Mindfulness Exercise Helps Us Remain in the Present Moment: Learn a simple, mindful exercise to practice daily, from Dr. Linda Khoshaba
Oct 31, 2013 03:39PM
● By Linda Khoshaba, NMD
Mindfulness is the complete state of awareness of the present moment, which may be easier said than done. Often, we are either focused on what we need to get done later in the day, tomorrow or next week, or focused on something that happened a day, week or month ago; perhaps even years ago. Rarely are we even aware of what is going on in the present moment.
We are good at identifying physical symptoms in our body, but do not take the time to make sense of the mental symptoms that occur, including negative thoughts, worries, fears and irritations. Stress is usually the cause. Being mindful means to focus on the present moment and pay full attention to what is going on around us. Here is a simple, mindful exercise to practice daily, and practice makes perfect.
Before starting the exercise, situate yourself in a peaceful, quiet room and prepare to engage in this exercise for at least five minutes. As you start, take a deep breath and focus your attention to the sight, smell and thoughts of the present moment. Bring your attention and focus to what is going on internally. If you feel that your thoughts are taking you to either the past or the future, just become aware of this and bring yourself back to the present moment.
Keep your focus on your breathing as you inhale slowly and feel your abdomen expand. Gently exhale slowly and feel your abdomen retract back to the original position. Try a series of these breathing exercises for at least five minutes and really try to focus on the present moment, enjoying the experience this exercise can bring you.
This exercise should ideally be practiced at least once per day, and is a great way to either start or finish the day. It even can be used throughout the day to help relax and feel more in control of thoughts, emotions and feelings.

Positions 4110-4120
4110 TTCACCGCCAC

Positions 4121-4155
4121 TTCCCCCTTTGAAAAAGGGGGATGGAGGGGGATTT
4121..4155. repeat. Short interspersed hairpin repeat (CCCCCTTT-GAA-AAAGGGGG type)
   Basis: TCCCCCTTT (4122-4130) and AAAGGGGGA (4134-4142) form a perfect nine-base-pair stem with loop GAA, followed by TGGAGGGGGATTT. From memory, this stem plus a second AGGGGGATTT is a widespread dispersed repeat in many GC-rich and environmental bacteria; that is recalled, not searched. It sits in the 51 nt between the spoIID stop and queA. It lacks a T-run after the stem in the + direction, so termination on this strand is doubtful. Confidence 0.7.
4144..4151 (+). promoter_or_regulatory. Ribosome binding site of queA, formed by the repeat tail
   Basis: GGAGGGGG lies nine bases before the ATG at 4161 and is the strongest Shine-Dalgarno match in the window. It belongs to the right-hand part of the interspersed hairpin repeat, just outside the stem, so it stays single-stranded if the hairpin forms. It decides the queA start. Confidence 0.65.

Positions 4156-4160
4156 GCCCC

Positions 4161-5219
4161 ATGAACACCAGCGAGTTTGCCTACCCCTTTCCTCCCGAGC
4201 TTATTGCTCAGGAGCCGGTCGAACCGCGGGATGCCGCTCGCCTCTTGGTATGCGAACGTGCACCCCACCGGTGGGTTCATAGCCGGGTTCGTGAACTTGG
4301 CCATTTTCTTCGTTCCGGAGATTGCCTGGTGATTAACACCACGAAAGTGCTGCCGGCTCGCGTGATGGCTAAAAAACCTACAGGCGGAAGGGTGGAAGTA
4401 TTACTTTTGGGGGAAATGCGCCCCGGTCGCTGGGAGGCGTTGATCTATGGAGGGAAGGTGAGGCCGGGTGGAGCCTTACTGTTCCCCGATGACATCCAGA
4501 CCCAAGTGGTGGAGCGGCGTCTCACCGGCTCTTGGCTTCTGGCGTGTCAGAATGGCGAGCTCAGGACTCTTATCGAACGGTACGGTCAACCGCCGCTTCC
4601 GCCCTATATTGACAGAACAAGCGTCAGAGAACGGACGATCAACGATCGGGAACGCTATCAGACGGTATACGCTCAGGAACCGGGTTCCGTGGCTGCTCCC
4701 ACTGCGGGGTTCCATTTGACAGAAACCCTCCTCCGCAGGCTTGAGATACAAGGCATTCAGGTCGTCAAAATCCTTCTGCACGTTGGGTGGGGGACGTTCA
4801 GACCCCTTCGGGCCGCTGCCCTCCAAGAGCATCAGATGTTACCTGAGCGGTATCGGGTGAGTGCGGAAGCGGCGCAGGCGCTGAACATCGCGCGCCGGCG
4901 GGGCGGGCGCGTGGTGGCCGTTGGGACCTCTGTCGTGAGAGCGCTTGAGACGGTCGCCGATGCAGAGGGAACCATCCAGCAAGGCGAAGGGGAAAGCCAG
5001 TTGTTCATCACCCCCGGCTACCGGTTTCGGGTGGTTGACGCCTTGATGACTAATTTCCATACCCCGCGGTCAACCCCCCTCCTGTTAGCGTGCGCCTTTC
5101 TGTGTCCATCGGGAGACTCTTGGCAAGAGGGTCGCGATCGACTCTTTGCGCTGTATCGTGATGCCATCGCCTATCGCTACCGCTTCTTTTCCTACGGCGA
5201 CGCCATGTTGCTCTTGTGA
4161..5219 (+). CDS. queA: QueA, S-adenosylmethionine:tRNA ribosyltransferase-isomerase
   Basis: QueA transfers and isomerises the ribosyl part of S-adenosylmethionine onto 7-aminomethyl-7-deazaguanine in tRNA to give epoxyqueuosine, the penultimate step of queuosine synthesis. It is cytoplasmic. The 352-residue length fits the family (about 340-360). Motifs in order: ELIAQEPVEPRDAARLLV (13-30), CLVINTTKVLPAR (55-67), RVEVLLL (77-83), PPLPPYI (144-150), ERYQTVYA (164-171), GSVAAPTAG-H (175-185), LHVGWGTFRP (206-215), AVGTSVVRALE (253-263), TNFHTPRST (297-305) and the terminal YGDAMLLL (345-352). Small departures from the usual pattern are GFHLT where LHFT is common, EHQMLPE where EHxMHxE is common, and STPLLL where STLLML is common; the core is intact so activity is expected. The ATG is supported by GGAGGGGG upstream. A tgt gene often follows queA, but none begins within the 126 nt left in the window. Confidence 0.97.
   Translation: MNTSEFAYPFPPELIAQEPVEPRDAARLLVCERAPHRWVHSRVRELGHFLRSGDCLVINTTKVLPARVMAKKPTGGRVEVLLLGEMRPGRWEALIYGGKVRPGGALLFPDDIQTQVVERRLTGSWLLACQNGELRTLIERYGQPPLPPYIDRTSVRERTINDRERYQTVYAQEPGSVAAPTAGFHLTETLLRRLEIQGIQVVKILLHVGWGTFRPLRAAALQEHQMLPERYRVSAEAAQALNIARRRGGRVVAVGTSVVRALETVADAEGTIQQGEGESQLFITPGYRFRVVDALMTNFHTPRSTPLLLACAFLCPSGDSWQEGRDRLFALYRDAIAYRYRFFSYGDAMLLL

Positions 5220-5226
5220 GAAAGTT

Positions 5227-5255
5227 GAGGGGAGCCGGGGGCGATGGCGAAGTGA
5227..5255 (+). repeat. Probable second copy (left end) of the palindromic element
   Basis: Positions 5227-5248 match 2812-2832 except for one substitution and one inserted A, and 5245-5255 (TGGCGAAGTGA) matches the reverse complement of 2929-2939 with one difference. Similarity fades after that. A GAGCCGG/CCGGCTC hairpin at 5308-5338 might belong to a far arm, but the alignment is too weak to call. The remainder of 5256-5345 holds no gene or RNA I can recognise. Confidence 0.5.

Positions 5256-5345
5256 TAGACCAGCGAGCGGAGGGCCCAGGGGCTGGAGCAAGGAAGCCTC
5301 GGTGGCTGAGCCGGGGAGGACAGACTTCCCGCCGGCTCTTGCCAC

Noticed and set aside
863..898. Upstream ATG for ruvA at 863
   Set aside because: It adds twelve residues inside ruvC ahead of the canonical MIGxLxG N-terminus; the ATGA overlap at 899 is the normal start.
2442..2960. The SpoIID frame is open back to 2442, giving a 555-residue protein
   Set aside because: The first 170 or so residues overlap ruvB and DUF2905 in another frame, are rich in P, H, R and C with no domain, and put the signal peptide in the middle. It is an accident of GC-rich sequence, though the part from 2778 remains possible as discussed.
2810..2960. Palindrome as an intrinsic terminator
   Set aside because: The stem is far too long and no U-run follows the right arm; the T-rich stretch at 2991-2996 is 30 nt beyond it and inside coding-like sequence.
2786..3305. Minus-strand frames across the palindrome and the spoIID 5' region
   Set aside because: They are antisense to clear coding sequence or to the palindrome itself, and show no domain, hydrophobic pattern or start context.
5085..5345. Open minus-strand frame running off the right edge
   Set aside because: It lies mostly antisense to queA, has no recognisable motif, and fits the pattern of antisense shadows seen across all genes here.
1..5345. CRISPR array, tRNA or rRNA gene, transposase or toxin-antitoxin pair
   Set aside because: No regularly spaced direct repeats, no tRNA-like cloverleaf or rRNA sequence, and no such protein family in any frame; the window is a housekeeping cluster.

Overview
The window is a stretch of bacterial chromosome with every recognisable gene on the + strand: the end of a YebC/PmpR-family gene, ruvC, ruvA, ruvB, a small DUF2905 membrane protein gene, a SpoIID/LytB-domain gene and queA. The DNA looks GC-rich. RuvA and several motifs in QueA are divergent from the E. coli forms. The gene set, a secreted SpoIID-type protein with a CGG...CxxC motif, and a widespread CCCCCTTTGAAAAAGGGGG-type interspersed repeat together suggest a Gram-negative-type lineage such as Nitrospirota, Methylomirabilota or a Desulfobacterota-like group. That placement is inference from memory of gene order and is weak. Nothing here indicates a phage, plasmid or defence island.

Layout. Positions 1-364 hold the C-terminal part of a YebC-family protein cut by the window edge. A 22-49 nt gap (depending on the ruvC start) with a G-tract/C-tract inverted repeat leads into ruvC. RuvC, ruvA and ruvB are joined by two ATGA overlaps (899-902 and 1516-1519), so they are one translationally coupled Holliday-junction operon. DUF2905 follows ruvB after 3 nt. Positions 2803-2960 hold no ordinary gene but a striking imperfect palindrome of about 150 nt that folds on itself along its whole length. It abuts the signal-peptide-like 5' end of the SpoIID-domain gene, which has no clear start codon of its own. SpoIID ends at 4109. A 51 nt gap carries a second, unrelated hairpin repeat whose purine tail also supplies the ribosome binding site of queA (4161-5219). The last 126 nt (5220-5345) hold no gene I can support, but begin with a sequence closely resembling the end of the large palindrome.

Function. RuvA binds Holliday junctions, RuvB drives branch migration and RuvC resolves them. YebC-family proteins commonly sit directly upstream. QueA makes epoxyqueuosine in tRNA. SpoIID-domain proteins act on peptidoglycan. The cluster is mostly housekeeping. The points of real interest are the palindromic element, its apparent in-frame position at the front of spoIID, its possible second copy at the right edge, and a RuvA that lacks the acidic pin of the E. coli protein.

Not only can mindfulness help us relax, it can also bring about positive changes in physical symptoms, such as lowering blood pressure, improving sleep, reducing chronic pain and alleviating an upset stomach. Mental health can also improve with mindfulness, and this is a great therapy for people that suffer from anxiety, depression, obsessive/compulsive behavior, eating disorders and substance abuse.
Mindfulness allows us to focus on ourself and get a better understanding of our inner senses. It allows us to also get in touch with our emotions and understand them without judgment. The more we practice this in our daily routine, the easier it becomes and the more benefits we will see. It is a technique that has been used for hundreds of years throughout many cultures because it helps shift thoughts from the future or the past and allows us to take on the present perspective.
Dr. Linda Khoshaba received a doctorate from Southwest College of Naturopathic Medicine. Her main areas of focus include women's health, pediatric medicine, diabetes management and prolotherapy. For more information, phone 480-657-0003 or visit MyIntegrativeHealth.com.